The Fallen Kingdom by Elizabeth May is the final book in her Falconer Trilogy, a historical YA series set in Victorian Scotland featuring a young girl that is born fated to hunt down and kill the Fae. The Fallen Kingdom picks up right where The Vanishing Throne has left off. What’s left of the world is in chaos as Aileana awakens in a muddle of confusion, little more than a mindless killer of Fae. But soon, as she comes to herself, she and her friends try for one last gambit to save the world as they know it–find the Book of Remembrance and use it to turn back time to before the apocalypse began.
I wasn’t sure what I was expecting when I first picked up this series, but I can tell you I was not expecting it to go where it did. The first book feels familiar to many books I’ve read–a young girl is a chosen one, she’s different from other girls and prefers hunting to wearing complicated gowns and attending balls. There’s a forbidden romantic interest and of course the guy that she should end up with but won’t because that would be boring. Oh, and can’t forget a dead mother to give her motivation! And yet, I really enjoyed the writing and I loved Aileana’s character. Her trauma about her past and her mother’s death felt realistically presented. I also loved how quickly everything went downhill and the ending of the first book and the second book were all very much a revelation to me. Things. Get. Grim.
So, by the time we get to the third book things are pretty much as bad as they could get. The world has been reduced to small pockets of humanity that are quickly being rooted out by evil Fae. Everyone thinks Aileana is dead, because she’s supposed to be. And having awoken it’s quickly established she’s on borrowed time. Her friends are still fighting but now her love, Kiaran, might truly be her enemy. The only solution to the ending the war between the Faery court may be to kill him.
The stakes in this couldn’t really be any higher. They’re in a race against time and the pacing is pretty great in this last book, although it does get bogged down slightly now and then with exposition scenes. Like the previous book, we’re left dealing with the character’s trauma and confronting the past. There were some parts that felt drawn out and I wondered where they were going but overall everything fit together well.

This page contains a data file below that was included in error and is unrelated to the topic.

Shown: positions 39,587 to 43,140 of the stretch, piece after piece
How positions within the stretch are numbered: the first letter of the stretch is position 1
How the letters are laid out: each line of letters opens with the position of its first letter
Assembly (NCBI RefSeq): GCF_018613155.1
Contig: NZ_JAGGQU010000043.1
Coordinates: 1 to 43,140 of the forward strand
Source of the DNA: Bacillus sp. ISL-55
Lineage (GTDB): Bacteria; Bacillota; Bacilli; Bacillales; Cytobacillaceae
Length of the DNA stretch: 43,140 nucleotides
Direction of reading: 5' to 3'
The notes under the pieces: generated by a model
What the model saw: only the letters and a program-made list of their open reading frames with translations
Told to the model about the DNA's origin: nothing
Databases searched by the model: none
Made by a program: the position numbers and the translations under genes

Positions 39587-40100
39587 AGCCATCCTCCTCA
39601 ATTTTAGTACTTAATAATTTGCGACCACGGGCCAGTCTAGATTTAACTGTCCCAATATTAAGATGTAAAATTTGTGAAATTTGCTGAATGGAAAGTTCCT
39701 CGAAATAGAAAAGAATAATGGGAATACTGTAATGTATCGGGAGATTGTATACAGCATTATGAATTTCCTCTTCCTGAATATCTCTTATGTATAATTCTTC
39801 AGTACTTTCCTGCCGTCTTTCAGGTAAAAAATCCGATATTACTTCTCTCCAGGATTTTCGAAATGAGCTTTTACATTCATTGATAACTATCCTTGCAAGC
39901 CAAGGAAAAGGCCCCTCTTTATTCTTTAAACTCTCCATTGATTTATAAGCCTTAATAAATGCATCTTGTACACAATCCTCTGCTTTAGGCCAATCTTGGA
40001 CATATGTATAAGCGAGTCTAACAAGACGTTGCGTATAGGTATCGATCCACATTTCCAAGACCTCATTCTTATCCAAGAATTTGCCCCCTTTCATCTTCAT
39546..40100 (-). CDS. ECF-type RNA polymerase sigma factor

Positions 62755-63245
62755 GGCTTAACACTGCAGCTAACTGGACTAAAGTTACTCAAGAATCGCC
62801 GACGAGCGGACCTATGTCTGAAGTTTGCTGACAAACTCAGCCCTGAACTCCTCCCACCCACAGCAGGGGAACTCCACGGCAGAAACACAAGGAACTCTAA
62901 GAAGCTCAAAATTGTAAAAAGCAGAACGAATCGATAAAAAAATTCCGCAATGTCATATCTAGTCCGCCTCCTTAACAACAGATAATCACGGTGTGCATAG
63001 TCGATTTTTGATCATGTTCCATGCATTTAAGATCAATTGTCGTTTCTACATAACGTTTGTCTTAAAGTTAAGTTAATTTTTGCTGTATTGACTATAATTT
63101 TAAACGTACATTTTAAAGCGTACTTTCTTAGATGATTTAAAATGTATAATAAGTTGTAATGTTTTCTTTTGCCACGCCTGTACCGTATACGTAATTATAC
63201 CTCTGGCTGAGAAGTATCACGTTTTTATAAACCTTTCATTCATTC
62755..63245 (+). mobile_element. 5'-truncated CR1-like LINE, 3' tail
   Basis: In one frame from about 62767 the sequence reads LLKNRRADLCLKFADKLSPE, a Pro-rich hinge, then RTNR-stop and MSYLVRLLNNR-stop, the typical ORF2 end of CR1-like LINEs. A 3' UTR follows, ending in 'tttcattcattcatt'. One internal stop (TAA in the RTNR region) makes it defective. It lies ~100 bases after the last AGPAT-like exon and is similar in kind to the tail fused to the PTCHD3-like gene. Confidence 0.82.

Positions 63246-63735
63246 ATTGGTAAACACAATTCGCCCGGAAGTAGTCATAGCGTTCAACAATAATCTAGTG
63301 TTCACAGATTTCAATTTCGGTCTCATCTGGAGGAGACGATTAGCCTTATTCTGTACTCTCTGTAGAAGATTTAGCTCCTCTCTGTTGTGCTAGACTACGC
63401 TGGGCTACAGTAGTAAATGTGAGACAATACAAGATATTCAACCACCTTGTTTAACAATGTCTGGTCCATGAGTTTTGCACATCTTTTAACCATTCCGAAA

Over the course of the series I’ve really come to love Aileana’s character. She’s stubborn but loyal, even when it might be to her detriment. She has faith in her friends, even when it seems like they might have betrayed her. She’s more than a little reckless, but her pain and trauma feels real and so does the way she deals with it. Also, since I’m a sucker for romance, I loved her relationship with Kiaran. First he is her mentor but then she falls in love with him. Kiaran is a fun character too, all broody and ‘no, I can’t fall in love with you’ but then he does and you find out why he’s all broody. (Ah, I may have a thing for broody immortals…) The thing I love about Kiaran most isn’t his relationship with Aileana, which feels fairly typical for these types of stories, but his relationship with his sister, Aithinne. It’s so nice to have a story about siblings! I love that his stance is that he isn’t going to kill his sister, even if it means the end of the world, he’d rather die himself. Aithinne may just be my favorite character in this series, and I’d gladly read her adventures as queen of the Fae.
The tone of this story can get pretty dark at times. Frankly, I wasn’t sure how the story would end up but I was satisfied with the ending, even if it felt like too neat of a solution. But when the world had been pretty much destroyed by a fae apocalypse there weren’t a lot of options–it was either going to be very grim and dark or kind of sappy. I don’t feel like there was a third option that would have felt satisfying so I’m happy that it ended on the note it did.
Overall, I enjoyed this conclusion to the series. If you’re thinking about picking up the series I’d say give it a try if you like YA with badass female characters that are able to show vulnerability, a touch of forbidden romance, and stories that involve the wars between the fae. 4/5 stars.